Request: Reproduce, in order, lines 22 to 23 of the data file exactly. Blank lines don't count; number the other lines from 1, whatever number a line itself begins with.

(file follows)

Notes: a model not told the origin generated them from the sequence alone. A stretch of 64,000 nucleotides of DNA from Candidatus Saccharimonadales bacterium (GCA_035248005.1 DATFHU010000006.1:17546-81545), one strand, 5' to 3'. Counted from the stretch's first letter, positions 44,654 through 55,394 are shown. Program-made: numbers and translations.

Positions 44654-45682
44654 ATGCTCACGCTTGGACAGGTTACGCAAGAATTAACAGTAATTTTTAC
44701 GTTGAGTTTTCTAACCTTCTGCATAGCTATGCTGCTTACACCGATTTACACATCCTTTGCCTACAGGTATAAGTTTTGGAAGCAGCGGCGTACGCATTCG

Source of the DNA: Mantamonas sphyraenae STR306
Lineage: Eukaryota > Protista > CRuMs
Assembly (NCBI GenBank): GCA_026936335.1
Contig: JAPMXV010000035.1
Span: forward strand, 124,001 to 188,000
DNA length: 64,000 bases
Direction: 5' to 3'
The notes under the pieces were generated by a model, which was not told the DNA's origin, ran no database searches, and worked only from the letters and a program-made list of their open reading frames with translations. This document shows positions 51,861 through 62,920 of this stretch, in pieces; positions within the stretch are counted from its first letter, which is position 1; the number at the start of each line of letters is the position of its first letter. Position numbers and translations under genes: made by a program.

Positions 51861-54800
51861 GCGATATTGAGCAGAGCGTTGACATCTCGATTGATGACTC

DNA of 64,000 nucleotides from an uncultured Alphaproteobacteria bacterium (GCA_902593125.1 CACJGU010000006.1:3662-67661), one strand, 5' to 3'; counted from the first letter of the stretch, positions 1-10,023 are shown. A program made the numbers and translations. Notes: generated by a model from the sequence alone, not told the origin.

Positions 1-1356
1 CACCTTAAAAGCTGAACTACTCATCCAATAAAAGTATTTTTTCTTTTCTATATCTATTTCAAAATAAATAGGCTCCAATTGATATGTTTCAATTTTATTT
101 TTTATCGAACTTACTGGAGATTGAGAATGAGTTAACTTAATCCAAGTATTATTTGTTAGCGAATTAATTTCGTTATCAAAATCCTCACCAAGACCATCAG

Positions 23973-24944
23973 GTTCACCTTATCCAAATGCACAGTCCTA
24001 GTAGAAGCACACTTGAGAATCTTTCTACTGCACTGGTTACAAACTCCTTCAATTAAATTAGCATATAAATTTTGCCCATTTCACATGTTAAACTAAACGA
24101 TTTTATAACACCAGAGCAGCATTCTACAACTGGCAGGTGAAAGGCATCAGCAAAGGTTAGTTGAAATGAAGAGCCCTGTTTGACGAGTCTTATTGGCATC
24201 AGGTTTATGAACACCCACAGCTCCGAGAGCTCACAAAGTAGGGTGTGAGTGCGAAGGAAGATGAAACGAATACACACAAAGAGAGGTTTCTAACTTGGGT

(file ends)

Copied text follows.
24101 TTTTATAACACCAGAGCAGCATTCTACAACTGGCAGGTGAAAGGCATCAGCAAAGGTTAGTTGAAATGAAGAGCCCTGTTTGACGAGTCTTATTGGCATC
24201 AGGTTTATGAACACCCACAGCTCCGAGAGCTCACAAAGTAGGGTGTGAGTGCGAAGGAAGATGAAACGAATACACACAAAGAGAGGTTTCTAACTTGGGT